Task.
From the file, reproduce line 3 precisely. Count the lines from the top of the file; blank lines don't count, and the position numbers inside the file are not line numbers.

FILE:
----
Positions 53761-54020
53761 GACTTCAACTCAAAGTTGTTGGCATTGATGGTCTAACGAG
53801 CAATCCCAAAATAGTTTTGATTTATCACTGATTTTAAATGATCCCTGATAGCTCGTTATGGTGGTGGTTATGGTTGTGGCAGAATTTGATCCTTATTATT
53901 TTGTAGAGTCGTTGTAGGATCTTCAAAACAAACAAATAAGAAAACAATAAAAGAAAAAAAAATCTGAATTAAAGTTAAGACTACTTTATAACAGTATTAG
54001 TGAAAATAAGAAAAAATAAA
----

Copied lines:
53801 CAATCCCAAAATAGTTTTGATTTATCACTGATTTTAAATGATCCCTGATAGCTCGTTATGGTGGTGGTTATGGTTGTGGCAGAATTTGATCCTTATTATT